As the sale took place, a few months before the 1999 provincial election, the money raised ($3.1 billion) was placed into general revenues. As a result, the Harris government was able to claim that they had balanced the budget after just four years in power, and after inheriting a “massive fiscal mess” from the previous Rae administration.

Unfortunately it is a simple fact of accounting that you should not use the funds raised through the sale of capital investments as operating revenue. That’s a very bad credit move (though unfortunately not an uncommon one), as such revenues simply aren’t sustainable. Many politicians likened this to selling the refrigerator to pay for food. The reduction in the deficit was a phantom, and Ontario’s fiscal situation deteriorated as the economy slowed. The Liberals feigned outrage when they announced that the outgoing Eves government had left behind a “hidden” $5.6 billion deficit in 2003, but the fact remains that Ontario’s financial picture was shaky throughout the Harris years, in spite of the significant provincial tax cuts that was supposed to spark our economy and magically fill our treasury again.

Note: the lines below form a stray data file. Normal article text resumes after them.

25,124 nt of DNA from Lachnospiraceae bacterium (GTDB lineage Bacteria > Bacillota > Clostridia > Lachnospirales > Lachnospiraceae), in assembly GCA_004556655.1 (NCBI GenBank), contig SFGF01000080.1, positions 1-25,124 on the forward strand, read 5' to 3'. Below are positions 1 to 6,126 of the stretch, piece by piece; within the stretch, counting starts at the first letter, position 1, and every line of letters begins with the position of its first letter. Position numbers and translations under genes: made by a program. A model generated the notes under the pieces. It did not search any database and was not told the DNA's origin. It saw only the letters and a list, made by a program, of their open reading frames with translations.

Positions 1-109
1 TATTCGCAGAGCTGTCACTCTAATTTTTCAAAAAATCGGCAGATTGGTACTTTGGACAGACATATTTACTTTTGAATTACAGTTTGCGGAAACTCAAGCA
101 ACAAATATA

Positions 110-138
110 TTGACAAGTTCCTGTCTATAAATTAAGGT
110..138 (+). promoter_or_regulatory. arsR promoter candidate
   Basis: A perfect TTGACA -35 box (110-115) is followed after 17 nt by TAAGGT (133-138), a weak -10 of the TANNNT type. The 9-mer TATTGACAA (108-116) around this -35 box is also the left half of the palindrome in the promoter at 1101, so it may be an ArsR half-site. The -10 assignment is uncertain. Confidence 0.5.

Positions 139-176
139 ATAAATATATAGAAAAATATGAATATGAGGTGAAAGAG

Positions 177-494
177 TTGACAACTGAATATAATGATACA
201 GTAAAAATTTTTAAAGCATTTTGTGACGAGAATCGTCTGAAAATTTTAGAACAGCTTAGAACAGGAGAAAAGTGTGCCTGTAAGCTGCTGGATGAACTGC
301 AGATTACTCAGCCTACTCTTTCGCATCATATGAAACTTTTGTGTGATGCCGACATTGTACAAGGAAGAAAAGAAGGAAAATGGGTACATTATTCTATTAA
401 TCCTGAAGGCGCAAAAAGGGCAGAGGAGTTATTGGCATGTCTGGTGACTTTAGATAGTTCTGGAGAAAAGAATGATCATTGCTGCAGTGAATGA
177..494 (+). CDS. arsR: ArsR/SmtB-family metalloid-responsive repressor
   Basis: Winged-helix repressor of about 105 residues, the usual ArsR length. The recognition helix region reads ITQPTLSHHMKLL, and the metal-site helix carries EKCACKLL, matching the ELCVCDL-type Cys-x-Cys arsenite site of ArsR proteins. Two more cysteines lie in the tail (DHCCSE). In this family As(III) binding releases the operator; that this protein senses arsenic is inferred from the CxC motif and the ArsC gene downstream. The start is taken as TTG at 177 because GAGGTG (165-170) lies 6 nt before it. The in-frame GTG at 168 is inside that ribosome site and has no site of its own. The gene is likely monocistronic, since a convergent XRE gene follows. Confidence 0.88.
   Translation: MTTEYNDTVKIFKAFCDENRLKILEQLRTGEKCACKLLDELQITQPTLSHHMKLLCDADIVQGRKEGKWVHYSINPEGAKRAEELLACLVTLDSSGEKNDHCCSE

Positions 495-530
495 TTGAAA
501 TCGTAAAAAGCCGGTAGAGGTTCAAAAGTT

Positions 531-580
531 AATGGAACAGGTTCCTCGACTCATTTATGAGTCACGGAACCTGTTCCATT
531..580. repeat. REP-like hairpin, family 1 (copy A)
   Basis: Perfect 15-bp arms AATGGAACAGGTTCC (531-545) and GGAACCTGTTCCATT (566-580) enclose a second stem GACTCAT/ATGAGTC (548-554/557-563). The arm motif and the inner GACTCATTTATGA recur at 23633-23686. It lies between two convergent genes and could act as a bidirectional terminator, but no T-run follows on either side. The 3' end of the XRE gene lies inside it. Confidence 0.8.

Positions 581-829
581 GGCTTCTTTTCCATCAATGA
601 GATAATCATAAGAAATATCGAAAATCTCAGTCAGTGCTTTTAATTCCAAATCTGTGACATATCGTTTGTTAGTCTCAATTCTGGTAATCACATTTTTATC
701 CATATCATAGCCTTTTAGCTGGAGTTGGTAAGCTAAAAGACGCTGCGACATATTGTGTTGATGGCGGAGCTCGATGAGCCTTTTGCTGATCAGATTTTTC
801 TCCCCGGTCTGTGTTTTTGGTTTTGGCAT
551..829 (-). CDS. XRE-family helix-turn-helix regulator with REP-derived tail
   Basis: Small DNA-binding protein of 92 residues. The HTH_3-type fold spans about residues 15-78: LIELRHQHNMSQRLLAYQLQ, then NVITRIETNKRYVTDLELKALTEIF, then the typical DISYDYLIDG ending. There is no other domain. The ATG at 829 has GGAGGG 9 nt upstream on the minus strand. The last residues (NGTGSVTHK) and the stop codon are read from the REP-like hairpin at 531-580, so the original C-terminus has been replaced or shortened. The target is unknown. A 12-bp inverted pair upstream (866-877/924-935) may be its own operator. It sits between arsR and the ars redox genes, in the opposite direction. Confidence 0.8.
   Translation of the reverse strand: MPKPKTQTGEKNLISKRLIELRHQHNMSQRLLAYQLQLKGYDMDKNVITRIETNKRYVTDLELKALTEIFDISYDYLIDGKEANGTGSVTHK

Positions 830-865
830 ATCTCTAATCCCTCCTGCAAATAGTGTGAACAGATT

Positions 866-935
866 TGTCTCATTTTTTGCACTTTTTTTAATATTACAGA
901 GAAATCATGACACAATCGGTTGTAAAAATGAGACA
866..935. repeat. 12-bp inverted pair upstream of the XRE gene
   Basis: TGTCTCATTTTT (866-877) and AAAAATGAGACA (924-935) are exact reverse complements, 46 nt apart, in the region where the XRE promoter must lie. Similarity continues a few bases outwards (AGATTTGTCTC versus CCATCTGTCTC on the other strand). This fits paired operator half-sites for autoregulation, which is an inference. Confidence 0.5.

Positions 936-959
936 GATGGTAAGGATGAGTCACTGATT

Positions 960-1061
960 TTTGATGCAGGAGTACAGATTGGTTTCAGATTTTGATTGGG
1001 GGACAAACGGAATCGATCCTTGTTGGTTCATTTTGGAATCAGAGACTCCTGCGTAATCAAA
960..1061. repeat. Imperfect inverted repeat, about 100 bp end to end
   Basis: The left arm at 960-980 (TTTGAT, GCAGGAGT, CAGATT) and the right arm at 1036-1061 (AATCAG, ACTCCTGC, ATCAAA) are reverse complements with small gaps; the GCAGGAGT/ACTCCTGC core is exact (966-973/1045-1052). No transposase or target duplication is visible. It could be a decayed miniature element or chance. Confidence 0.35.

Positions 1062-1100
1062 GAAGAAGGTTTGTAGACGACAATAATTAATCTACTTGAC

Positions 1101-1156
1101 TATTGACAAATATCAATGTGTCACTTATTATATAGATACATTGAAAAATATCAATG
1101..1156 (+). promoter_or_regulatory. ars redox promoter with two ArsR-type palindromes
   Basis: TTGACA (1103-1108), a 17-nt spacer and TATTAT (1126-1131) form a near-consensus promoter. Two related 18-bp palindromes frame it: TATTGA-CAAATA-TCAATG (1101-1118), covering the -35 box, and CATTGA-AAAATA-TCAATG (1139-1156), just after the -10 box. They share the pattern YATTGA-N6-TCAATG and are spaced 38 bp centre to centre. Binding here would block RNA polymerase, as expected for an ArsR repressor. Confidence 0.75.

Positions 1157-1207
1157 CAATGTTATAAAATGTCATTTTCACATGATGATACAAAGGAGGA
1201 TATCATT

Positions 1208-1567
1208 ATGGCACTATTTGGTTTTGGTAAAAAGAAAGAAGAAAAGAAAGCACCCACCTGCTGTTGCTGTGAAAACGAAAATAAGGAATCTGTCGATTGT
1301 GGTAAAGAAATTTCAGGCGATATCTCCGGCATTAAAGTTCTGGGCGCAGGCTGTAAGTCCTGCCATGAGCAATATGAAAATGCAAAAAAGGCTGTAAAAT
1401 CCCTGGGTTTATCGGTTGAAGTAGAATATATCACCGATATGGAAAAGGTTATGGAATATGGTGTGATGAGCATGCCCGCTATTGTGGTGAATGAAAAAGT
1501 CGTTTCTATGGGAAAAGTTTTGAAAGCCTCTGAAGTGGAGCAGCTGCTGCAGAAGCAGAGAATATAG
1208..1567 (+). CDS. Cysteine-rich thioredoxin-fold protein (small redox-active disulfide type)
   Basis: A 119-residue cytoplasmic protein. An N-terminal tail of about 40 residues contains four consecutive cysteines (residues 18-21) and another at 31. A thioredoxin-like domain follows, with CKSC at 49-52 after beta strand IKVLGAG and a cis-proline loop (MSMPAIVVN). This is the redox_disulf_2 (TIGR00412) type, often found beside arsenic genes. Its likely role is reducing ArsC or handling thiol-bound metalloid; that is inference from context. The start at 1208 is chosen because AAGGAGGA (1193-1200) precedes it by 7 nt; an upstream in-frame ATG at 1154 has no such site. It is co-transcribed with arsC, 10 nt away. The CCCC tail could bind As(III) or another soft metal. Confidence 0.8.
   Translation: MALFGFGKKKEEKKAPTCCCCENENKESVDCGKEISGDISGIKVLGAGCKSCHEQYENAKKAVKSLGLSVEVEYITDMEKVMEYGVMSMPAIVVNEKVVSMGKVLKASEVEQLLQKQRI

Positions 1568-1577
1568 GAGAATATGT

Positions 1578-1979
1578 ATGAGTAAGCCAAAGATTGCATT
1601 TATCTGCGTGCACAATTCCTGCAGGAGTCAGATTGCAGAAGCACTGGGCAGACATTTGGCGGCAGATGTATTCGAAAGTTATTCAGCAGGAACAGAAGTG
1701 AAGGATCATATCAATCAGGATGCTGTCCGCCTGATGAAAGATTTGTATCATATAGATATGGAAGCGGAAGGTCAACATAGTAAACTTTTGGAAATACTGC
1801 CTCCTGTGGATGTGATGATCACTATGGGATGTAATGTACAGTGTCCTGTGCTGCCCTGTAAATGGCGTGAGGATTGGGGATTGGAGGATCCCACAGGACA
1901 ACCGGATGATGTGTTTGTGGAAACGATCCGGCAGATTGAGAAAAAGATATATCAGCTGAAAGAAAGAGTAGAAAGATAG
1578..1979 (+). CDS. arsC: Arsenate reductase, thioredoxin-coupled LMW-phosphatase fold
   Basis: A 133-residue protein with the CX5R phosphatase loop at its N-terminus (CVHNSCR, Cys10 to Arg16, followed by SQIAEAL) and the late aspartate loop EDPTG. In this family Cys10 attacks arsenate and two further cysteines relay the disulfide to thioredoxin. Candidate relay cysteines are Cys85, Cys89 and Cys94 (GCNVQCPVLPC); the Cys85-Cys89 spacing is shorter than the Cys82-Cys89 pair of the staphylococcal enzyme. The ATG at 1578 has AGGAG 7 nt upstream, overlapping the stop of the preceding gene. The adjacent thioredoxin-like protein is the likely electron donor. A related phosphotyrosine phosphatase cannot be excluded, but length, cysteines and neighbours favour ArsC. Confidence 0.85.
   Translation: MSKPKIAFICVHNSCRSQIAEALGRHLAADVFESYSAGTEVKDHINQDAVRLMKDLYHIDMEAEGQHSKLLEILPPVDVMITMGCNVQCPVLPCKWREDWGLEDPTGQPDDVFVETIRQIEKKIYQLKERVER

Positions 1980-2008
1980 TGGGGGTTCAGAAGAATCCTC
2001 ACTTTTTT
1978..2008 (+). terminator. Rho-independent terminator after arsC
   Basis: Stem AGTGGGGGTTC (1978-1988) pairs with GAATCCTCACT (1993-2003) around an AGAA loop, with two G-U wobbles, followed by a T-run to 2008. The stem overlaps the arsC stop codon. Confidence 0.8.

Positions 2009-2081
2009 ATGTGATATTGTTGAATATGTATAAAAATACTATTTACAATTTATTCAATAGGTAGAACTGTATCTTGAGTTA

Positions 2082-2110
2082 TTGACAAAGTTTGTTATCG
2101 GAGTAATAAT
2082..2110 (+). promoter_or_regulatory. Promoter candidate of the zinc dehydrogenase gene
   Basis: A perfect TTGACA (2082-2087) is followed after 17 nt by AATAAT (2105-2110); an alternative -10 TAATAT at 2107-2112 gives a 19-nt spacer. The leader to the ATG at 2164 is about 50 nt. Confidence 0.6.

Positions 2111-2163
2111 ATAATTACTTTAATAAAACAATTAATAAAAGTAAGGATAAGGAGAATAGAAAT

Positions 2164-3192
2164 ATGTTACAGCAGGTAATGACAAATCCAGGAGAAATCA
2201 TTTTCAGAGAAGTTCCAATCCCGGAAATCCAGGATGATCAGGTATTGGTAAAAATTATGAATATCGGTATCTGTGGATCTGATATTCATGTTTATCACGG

After their second election, the best that Mike Harris could hope for was to campaign on the fact that he was perceived to have kept his promises. That was all fine and good, but the province was still having difficulties, and Ontarians were asking “what now?” Harris may have delivered a 30% cut in provincial income taxes, but he had failed to eliminate the deficit. He had polarized the province, and was still presiding over a strained public education and health care system. Our public transit networks and other municipal infrastructure needed billions of dollars of investment that the municipalities simply did not have. We had the Ipperwash inquiry suggesting to Ontarians that the government’s confrontational attitude was counterproductive, and we had the Walkerton Inquiry making Ontarians well aware of the dangers of a lack of proper oversight. What was Harris to do to try and fix these problems? Problems that the 30% cut in provincial income taxes hadn’t solved, and which might have even contributed to? What was the solution? More tax cuts?